WaterMelon's 16-bit RPG Pier Solar is proof that old gaming hardware can enjoy a fresh existence years or even decades after its original production lifespan. What began as a homebrew project in 2004 has turned into a indie gaming success story; Pier Solar has had multiple print runs, and we recently got our hands on the coveted "WaterMelon's Reprint Edition", largely due to the excitement of learning that the developer is bringing the game to HD consoles via a Kickstarter campaign, which, if successful, could also herald a Wii U release.


For those of you that weren't aware, Pier Solar is effectively a brand new RPG for the Sega Mega Drive (Genesis in the US) console. It follows the exploits of botanist Hoston, who sets out on a quest to find a cure for his father's terminal sickness. He's joined on this noble venture by his best friends Alina and Edessot, and must traverse dungeons, battle monsters in turn-based combat and chat with legions of non-player characters. In short, it's exactly the kind of game you'd have snapped up almost without hesitation back in the 16-bit era, and can sit proudly alongside the likes of Secret of Mana and Phantasy Star IV.


Of course, creating a modern game for an old system means you have the benefit of technological advancement. Pier Solar is the biggest 16-bit RPG ever made, boasting 64MEG of memory - around five times the capacity of your average Mega Drive cartridge. This cavernous storage has allowed WaterMelon to craft one of the most visually stunning Mega Drive games yet seen; locations are highly detailed, sprites are bursting with character and the various anime-style cut-scenes really enliven the experience. Thankfully, the developer has ensured that the polished visuals are more than matched by deep and involving gameplay; the turn-based combat sticks to the template laid down during the 16-bit era, so don't expect anything radical here. Even so, the system works effectively, and again reinforces the feeling that you're playing an RPG that was made during the golden era of the '90s, rather than in the present day. That's a massive compliment to the talent of WaterMelon's small but dedicated team.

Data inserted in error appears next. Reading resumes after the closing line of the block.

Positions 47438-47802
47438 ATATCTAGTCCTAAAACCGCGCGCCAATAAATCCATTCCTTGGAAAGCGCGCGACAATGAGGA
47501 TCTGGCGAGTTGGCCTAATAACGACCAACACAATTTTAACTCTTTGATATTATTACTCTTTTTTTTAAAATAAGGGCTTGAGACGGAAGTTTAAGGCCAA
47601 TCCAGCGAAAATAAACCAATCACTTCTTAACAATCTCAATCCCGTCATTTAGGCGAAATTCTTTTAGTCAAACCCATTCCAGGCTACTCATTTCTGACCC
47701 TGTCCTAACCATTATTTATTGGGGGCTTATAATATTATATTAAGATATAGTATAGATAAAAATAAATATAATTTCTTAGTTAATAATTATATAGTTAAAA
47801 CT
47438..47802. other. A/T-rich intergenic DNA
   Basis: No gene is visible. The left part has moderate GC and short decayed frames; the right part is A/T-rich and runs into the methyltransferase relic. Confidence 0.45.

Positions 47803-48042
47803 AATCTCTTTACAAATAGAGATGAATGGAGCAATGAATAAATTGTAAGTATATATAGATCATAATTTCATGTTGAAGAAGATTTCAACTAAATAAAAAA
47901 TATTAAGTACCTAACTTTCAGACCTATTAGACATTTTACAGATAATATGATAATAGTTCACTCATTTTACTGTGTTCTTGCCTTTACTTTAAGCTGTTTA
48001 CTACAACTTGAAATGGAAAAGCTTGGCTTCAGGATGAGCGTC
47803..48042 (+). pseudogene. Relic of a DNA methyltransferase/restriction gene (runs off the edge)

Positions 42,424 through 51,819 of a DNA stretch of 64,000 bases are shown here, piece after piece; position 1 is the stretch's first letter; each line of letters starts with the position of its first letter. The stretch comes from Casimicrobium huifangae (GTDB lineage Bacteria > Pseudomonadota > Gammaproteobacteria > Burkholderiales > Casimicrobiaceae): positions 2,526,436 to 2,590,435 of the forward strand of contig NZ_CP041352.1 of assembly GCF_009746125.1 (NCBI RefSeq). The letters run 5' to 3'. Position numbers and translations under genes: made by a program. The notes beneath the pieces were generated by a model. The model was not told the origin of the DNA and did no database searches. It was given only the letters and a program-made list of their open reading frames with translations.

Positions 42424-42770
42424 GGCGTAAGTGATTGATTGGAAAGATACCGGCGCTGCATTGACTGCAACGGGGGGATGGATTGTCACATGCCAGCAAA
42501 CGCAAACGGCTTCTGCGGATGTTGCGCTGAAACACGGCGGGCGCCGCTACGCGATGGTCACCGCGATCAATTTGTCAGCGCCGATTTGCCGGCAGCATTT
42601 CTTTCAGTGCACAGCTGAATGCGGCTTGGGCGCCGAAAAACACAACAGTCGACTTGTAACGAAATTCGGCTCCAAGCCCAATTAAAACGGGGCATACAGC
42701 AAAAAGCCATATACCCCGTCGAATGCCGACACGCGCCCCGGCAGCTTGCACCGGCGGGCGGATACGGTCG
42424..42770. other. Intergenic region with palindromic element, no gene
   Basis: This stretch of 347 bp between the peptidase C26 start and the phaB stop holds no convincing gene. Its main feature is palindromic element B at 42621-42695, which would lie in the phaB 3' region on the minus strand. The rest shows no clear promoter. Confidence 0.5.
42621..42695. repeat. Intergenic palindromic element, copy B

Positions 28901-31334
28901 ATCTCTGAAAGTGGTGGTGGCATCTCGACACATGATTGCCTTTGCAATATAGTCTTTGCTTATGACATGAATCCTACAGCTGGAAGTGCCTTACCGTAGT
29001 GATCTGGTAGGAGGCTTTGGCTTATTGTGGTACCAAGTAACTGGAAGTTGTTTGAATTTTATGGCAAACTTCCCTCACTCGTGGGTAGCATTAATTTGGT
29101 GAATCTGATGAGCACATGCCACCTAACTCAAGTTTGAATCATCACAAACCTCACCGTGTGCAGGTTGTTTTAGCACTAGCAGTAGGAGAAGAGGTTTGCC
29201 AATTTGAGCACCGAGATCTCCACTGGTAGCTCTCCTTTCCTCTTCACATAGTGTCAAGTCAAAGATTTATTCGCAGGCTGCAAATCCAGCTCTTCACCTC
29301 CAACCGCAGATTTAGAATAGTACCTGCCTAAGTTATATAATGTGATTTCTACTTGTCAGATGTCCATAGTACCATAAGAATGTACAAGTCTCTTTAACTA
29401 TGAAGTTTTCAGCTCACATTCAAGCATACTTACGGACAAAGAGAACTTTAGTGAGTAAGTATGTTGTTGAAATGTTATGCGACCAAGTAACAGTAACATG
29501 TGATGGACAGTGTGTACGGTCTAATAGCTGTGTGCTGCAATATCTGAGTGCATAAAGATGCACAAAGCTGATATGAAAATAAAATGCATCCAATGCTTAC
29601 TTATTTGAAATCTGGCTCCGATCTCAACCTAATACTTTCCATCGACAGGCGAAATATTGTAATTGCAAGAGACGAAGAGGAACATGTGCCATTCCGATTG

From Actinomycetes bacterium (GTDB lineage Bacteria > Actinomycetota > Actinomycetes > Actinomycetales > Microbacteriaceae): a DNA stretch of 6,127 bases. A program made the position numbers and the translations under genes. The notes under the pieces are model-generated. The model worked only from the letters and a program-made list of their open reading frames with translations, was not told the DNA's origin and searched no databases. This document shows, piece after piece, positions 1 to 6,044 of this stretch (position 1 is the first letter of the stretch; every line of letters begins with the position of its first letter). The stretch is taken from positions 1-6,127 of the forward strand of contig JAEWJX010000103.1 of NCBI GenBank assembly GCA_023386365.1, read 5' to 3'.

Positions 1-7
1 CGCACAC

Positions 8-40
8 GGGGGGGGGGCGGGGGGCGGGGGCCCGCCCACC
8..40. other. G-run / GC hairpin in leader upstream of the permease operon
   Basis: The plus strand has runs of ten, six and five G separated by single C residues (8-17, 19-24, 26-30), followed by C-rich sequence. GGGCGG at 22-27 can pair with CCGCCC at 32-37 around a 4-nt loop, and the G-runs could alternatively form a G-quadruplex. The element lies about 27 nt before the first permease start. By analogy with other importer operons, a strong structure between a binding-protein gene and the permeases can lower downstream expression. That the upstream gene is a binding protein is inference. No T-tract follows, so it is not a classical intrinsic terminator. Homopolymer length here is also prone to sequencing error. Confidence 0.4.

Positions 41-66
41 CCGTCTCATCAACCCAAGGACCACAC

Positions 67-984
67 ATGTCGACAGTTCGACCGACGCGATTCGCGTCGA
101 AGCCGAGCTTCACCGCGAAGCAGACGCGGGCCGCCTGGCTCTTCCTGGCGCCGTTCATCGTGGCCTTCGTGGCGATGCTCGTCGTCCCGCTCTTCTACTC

As great as the game is, there's a legitimate danger that you'll get waylaid by the incredible quality of the game's packaging. While many other small-scale developers might choose to release their games as cheaply as possible, WaterMelon has spared no expense in bringing Pier Solar to market. Although previous print runs were sold in cardboard cases, this most recent edition comes in an authentic plastic clam-shell box, just like original Mega Drive games from back in the day. As well as a gorgeous inlay and full-colour manual (something that wasn't even common back in the '90s), you get a glossy poster and a set of stickers. The entire package is encased inside a transparent plastic presentation case, which is embossed with the WaterMelon logo and is sure to protect your investment for years to come. In short, it's the kind of package that makes us genuinely sad that physical distribution is slowly but surely being replaced by digital downloads; sometimes, the external trappings of a game - like the manual, cover artwork and even cartridge label design - play a large part of its appeal.


It's wonderful that a game like Pier Solar can find an audience in today's market, and the HD Kickstarter campaign - which, at the time of writing, still has two weeks to go and is a mere $19K short of its $139K total - will ensure that WaterMelon's amazing achievement is enjoyed by an entirely new generation of players. We're incredibly excited that the developer is considering a Wii U release as well, because this is one game that should hold serious appeal for Nintendo players raised on the classic 16-bit RPGs of yesteryear.